The rise in direct-to-consumer genetic testing may have influenced how people responded to the US census, NPR reports.
It adds that there has been a 276 percent increase in the number of people who selected more than one racial or ethnic category to describe themselves on the 2020 census. This jump, NPR says, is in part due to more children being born to individuals who identify as belonging to different races but may also be in part attributed to genetic ancestry tests.
A June study in the journal Demography, it notes, found that people who took a genetic ancestry test were more likely to identify as multiracial. This may reflect a shift in how people understand the construct of race, moving from recent family and personal history to genetic ancestry, study author Sasha Shen Johfre tells NPR.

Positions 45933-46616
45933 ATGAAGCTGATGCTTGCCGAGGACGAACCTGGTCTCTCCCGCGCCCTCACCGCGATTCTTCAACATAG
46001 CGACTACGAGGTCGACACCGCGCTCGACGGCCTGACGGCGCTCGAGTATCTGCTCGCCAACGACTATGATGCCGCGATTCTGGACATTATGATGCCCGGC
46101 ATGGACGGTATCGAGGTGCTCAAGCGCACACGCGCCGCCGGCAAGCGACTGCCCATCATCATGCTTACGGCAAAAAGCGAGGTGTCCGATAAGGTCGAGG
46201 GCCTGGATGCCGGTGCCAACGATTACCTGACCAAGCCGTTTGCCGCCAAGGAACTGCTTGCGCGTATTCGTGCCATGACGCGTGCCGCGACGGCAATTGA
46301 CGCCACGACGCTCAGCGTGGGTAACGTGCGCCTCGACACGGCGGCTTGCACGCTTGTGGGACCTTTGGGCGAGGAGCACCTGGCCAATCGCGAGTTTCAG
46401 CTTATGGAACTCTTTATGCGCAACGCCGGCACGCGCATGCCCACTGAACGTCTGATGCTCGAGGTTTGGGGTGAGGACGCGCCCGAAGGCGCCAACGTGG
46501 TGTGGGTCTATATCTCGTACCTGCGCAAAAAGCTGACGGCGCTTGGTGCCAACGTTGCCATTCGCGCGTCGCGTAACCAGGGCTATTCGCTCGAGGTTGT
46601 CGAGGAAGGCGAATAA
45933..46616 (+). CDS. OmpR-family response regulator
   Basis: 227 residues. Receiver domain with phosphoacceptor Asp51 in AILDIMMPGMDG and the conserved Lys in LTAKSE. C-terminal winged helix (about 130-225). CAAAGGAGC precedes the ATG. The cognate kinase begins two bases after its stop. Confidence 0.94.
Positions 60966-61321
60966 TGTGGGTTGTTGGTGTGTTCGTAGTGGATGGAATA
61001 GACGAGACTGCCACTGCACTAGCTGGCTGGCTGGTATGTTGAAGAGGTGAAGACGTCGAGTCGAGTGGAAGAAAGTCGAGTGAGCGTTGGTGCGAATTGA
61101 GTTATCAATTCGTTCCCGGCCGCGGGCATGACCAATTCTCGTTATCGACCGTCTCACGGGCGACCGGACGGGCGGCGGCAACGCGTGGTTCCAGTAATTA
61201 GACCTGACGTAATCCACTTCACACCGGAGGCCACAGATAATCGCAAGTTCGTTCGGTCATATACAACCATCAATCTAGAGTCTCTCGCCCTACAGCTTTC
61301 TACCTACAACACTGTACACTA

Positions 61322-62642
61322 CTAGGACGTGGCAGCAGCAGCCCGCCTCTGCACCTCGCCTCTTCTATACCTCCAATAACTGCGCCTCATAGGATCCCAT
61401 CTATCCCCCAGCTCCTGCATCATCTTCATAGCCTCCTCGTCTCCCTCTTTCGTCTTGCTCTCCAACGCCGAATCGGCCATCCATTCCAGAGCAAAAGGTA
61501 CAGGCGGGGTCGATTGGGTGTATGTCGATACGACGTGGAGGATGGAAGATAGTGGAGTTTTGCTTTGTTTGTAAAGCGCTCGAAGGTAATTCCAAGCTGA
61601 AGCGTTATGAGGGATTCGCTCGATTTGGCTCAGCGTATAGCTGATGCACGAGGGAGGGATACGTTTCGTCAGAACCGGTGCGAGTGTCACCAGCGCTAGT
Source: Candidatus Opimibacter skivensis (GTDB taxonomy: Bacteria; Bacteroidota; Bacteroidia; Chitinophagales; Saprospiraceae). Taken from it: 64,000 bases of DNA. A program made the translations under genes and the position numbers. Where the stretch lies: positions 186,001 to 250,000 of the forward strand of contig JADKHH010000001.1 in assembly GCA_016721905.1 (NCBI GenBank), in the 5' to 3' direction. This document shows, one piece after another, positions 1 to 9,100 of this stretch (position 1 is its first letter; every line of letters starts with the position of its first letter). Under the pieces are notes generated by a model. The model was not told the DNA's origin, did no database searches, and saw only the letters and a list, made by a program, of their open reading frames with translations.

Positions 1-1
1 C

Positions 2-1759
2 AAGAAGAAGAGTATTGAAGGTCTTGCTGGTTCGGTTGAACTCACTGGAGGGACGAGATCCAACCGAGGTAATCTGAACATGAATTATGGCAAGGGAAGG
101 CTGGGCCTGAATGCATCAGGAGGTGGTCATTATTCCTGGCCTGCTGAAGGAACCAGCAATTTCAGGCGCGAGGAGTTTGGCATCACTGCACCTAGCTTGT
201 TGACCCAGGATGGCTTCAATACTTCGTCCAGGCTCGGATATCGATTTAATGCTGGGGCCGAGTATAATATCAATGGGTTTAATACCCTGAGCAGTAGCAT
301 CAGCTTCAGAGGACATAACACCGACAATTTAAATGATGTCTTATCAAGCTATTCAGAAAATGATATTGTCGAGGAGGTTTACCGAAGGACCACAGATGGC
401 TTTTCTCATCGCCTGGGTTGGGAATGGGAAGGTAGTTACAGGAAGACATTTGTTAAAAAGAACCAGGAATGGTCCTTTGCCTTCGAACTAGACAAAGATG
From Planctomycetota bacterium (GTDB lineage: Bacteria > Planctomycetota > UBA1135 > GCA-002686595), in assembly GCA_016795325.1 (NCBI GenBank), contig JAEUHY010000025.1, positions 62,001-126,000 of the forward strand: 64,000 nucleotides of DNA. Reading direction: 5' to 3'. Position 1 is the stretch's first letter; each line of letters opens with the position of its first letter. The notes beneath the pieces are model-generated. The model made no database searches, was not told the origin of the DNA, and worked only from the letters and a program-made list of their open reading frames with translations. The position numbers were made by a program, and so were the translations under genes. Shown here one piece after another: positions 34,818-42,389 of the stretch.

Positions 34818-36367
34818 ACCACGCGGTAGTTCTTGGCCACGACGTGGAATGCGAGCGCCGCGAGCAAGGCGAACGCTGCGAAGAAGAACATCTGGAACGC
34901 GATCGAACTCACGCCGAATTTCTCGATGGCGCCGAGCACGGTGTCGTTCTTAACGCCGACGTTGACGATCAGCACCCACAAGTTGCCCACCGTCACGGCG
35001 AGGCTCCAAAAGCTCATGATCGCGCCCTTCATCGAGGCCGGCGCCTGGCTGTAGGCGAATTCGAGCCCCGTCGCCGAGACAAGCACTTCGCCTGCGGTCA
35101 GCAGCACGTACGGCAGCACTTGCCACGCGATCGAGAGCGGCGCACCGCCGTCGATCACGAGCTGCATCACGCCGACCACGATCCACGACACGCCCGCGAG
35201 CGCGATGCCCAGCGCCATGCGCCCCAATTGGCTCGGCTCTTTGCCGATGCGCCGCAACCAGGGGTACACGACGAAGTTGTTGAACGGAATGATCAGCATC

"The public has kind of taken in the notion that you can find out 'who you are' with a test that's supposed to analyze your genes," Rice University's Jenifer Bratter adds there. "What that does for anyone who does work in racial identity and racial demography is cause us to think through how genetic ideas of race are in public circulation."